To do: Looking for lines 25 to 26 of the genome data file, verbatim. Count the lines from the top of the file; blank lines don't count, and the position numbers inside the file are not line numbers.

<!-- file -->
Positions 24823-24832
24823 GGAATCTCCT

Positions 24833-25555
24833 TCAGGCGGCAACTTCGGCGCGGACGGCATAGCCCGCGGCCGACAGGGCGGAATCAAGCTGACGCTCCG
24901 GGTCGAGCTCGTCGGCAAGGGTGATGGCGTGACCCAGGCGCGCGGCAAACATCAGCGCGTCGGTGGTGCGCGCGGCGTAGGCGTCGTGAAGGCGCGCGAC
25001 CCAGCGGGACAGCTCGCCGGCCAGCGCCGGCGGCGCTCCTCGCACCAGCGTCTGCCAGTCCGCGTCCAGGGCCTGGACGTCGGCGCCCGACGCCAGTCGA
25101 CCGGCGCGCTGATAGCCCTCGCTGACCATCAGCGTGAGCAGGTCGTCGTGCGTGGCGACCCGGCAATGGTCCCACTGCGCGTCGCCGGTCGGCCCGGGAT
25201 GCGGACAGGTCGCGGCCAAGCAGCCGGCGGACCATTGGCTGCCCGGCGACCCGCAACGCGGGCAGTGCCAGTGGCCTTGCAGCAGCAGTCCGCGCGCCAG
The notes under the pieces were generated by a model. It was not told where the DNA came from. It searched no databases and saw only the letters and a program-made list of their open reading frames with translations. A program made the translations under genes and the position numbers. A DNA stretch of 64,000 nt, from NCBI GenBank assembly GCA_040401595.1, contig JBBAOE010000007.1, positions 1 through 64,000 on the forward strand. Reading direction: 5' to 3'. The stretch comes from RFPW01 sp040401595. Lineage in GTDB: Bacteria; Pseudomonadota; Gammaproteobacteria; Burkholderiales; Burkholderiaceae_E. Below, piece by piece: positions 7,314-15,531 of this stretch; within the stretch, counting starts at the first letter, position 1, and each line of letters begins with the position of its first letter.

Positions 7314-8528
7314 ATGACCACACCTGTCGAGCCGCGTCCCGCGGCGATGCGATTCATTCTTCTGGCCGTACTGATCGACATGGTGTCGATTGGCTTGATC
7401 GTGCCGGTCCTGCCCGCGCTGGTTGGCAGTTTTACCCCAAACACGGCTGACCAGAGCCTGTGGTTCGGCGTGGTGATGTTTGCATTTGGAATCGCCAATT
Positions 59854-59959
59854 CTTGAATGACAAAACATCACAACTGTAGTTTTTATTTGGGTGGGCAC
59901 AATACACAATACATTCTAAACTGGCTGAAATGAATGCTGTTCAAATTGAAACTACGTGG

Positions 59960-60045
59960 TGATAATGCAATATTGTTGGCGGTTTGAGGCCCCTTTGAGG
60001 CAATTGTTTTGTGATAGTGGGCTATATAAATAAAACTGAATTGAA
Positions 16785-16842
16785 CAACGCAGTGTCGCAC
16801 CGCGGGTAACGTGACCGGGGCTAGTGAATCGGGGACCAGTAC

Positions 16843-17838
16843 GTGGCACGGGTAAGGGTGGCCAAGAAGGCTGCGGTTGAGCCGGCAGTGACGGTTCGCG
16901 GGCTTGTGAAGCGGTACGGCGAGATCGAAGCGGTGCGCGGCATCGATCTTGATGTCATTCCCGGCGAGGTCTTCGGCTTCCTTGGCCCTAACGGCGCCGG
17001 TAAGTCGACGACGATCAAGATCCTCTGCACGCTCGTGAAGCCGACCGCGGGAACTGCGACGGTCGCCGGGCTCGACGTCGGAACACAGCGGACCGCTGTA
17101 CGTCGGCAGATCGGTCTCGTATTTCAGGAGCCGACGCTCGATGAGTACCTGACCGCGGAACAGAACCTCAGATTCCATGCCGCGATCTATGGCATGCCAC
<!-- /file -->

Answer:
17001 TAAGTCGACGACGATCAAGATCCTCTGCACGCTCGTGAAGCCGACCGCGGGAACTGCGACGGTCGCCGGGCTCGACGTCGGAACACAGCGGACCGCTGTA
17101 CGTCGGCAGATCGGTCTCGTATTTCAGGAGCCGACGCTCGATGAGTACCTGACCGCGGAACAGAACCTCAGATTCCATGCCGCGATCTATGGCATGCCAC